What is it?
Like a night out at a Korean barbecue house, you get to enjoy all the magnificent marinated meats plus dessert with the set menu.
Such is the case with the Kia Sorento PHEV, which delivers as much — along with a seven-year warranty.
The Sorento family is quite extended with no fewer than nine look-alike models from which to choose.
There are four front-wheel drive models with 3.5 V6 petrol powertrains, starting from $46,850, with a bit more for the Sport, the Sport+ and GT-Line at $64,290.
The next four have all-wheel-drive, 2.2-litre diesel power and a similar hierarchy, with the GT-Line priced at $67,290.
Then there’s the chef’s extra special dish — the PHEV or Plug-in Electric Vehicle — which also has all-wheel-drive and GT-Line finish, but comes with a 1.6-litre turbocharged petrol engine and 14 kWh lithium-ion polymer battery pack — paired with a transmission-mounted permanent magnet synchronous electric motor.
What’s it cost?
Try to get that into your head, then proceed to the price column: $81,990, driveaway.
The petrol engine is a chilli-hot with 132kW of power and 265Nm of torque, while the e-motor adds up to 67kW and 304Nm — for a system total of 195kW and 350Nm.
With the restaurant, your tummy will hurt from all nom noms. With the Sorento PHEV — your wallet will protest from doing your bit for climate change.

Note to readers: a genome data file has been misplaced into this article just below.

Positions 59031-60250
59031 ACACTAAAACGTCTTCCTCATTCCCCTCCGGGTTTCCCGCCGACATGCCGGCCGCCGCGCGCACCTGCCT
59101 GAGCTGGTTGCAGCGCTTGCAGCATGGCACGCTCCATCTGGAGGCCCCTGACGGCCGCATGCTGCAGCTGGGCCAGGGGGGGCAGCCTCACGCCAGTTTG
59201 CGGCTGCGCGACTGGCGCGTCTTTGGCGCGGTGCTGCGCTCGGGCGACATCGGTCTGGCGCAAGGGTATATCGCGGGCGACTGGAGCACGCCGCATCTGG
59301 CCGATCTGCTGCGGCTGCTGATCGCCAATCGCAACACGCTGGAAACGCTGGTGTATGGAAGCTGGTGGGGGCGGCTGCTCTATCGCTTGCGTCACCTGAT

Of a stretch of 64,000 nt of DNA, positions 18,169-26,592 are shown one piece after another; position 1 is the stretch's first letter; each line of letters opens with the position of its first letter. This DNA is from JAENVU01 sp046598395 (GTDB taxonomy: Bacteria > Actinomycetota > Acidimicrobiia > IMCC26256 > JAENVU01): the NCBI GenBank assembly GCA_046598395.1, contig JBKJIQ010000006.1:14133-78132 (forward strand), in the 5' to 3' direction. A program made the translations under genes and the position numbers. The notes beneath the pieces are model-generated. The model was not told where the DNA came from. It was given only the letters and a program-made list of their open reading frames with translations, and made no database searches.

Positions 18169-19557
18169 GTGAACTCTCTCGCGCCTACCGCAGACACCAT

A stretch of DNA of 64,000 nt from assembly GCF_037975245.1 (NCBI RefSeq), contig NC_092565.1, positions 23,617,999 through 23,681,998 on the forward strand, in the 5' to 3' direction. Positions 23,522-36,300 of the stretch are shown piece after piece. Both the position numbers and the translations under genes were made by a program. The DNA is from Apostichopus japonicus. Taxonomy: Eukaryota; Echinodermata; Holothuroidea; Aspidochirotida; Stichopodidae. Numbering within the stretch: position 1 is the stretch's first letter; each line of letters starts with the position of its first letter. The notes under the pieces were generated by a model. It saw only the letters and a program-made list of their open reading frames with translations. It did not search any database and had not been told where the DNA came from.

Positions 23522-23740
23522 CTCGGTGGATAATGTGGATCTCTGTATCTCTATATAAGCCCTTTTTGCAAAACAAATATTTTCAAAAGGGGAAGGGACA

So, if your brain tells you it’s a good idea to save the planet, jump into the new Sorento and you’ll find more features than there are varieties of meats.
Many of them let you know of their presence by emitting beeps. Others insist on ‘assisting’ you as is the wont of today’s vehicles that assume you’re still on training wheels.
There’s Automated Emergency Braking with pedestrian/cyclist detection and ‘junction assist,’ lane-keep assist, follow lane assist, blind spot assist, rear cross-traffic assist, adaptive cruise control with stop/go, driver attention alert, dual-LED projector-type headlights, a 360-degree camera system, blind spot view monitor side cameras — even parking collision avoidance assist stops you from bumping into parked vehicles, the garage door or jaywalkers.
A particularly good safety item is the safe exit assist, which locks the doors so you or your passengers can’t open them in the face of oncoming traffic.
Indicate left or right and you get a clear picture of what’s behind, or alongside your car. Very cool.
Should you actually whack into something, there are seven airbags to save your bacon.
Inside, you get an almost endless list of features.
Think of those multi-paged Korean/Thai/Chinese restaurant menus and you’ll get the picture.
There’s a big (12.3-inch) high-definition digital dash, 8.0-inch head-up display and 10.5-inch panoramic touchscreen.
Add to this satnav, 360-degree parking camera, Apple CarPlay/Android Auto, DAB+ digital radio, 12-speaker Bose audio system, heated and ventilated power-adjustable front seats, heated outboard second-row seats and leather-trimmed steering wheel, quilted nappa trim, the gear ‘lever’ is a rotary knob, there’s a panoramic sunroof, powered tailgate, mood lighting, wireless phone charger, dual climate control and a lot more.
What’s it go like?